Portland delays enforcement of restrictions on nonessential businesses 

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After an outcry from business owners over restrictions on their operations during the coronavirus pandemic, the City Council on Monday decided not to enforce some restrictions for at least a week.

During the remote emergency workshop, all councilors supported deferring enforcement until their next regularly scheduled meeting on April 27, when they will consider whether to extend the city’s stay-at-home order.

The temporary action allows nonessential business activity, including shipping, contactless delivery and curbside pickup, to fulfill online and phone orders until the council makes changes to the city’s state of emergency and stay-at-home orders.

In a press release, Mayor Kate Snyder said the city has been “aggressively cautious” to curtail the spread of COVID-19. Snyder said the city did not change the language or interpretation of the stay-at-home order for non-essential businesses.

The Portland City Council, meeting via Zoom on April 20, temporarily delayed restrictions on some nonessential businesses. (Portland Phoenix/Colin Ellis)

But she also admitted there was confusion over the rules in a FAQ the city released last week.

“The rules have been the same since March 16,” Snyder said prior to the workshop. “However, we understand that intent has been interpreted differently, which is why we are calling an emergency workshop to further discuss our order and ensure clarity for the local business community going forward.”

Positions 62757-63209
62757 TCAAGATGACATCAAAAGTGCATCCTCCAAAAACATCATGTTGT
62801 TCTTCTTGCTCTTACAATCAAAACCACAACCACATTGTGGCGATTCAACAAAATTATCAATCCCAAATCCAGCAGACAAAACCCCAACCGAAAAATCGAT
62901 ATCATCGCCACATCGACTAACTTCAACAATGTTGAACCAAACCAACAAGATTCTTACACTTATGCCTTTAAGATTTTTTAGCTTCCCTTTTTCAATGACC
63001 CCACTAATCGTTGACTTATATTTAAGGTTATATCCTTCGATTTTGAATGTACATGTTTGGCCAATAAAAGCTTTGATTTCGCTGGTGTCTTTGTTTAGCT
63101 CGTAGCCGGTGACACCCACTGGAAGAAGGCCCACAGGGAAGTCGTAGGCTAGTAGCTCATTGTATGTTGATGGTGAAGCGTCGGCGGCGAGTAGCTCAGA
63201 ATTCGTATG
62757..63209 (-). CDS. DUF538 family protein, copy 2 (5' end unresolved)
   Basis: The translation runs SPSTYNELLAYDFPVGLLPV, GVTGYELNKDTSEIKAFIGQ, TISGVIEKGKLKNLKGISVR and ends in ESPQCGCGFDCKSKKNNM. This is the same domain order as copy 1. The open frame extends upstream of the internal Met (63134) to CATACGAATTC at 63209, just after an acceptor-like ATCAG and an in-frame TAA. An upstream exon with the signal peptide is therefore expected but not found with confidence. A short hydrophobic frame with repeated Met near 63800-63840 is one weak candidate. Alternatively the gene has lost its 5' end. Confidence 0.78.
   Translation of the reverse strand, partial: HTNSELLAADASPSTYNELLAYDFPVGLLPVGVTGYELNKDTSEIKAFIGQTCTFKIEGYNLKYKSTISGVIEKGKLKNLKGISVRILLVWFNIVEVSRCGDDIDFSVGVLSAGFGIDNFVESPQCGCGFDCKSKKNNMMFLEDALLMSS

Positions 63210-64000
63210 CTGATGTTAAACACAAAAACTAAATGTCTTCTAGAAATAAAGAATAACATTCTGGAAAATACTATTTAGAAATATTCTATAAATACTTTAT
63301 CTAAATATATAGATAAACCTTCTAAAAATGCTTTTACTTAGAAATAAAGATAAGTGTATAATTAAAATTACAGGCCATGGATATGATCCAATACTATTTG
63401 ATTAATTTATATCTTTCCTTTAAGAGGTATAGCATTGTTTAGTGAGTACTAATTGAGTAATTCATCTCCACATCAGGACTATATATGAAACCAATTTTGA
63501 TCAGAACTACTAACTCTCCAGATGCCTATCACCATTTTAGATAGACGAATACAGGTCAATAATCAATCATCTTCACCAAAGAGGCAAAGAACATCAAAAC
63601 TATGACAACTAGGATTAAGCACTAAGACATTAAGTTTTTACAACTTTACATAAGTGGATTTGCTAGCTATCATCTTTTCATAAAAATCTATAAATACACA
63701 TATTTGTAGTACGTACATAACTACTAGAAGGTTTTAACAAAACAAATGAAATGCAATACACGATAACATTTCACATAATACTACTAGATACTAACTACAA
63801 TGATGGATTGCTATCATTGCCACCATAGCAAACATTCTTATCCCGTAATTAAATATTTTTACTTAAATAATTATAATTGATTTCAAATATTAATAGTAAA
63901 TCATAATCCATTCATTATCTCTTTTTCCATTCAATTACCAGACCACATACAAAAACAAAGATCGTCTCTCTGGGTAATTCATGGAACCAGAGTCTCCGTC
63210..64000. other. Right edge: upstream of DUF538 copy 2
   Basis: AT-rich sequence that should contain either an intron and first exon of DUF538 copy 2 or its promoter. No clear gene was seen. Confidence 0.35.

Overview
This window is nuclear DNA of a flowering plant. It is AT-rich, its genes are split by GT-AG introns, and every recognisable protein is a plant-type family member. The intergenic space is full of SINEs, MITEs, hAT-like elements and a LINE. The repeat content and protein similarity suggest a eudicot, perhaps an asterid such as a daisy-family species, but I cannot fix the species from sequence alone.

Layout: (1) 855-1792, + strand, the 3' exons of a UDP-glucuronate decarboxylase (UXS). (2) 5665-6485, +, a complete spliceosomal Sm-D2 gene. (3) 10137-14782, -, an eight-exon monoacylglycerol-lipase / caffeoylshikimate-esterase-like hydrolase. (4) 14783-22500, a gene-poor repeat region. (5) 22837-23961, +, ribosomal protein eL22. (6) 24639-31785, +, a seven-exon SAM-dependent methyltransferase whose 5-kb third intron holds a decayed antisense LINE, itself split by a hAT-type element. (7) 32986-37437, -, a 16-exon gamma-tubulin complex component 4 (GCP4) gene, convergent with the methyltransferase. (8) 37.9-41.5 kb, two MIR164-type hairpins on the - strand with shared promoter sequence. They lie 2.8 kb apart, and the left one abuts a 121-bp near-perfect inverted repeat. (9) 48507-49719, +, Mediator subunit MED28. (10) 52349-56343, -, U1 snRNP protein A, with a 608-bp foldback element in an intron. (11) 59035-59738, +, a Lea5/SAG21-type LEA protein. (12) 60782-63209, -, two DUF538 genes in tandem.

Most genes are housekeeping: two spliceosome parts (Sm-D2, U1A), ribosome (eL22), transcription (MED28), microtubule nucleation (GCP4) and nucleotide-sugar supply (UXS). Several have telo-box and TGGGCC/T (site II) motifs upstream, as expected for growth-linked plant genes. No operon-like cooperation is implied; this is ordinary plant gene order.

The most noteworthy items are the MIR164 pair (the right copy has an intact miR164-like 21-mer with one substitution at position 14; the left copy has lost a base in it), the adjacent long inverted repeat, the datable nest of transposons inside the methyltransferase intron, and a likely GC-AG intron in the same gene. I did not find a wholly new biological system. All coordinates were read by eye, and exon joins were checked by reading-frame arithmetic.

City Manager Jon Jennings also said city staff would allow certain business activities for nonessential services until the council made any changes to the emergency orders. 

‘A lot of uncertainty’

During Monday’s workshop, Snyder said while the city had not amended or adopted new policy, the rules were being interpreted in various ways. Because of that the restrictions were not enforced over the weekend and councilors agreed to continue that way for another week.

Councilors disagree, however, about precautions people should have to take if they are permitted to go back to work.

Councilor Spencer Thibodeau said he believes the city’s first stay-at-home order for residents was the right one, to “stay home full stop, period.”

But he said with guidance from essential businesses, the city has learned a lot. He said he hopes nonessential businesses can provide touch-free shipping; that employees who do work will wear gloves and masks, and that this is not a call for all nonessential business employees to return to work.

“I get it, people are restless, it’s getting nicer,” Thibodeau said. “But we have to understand what we’re doing is working.”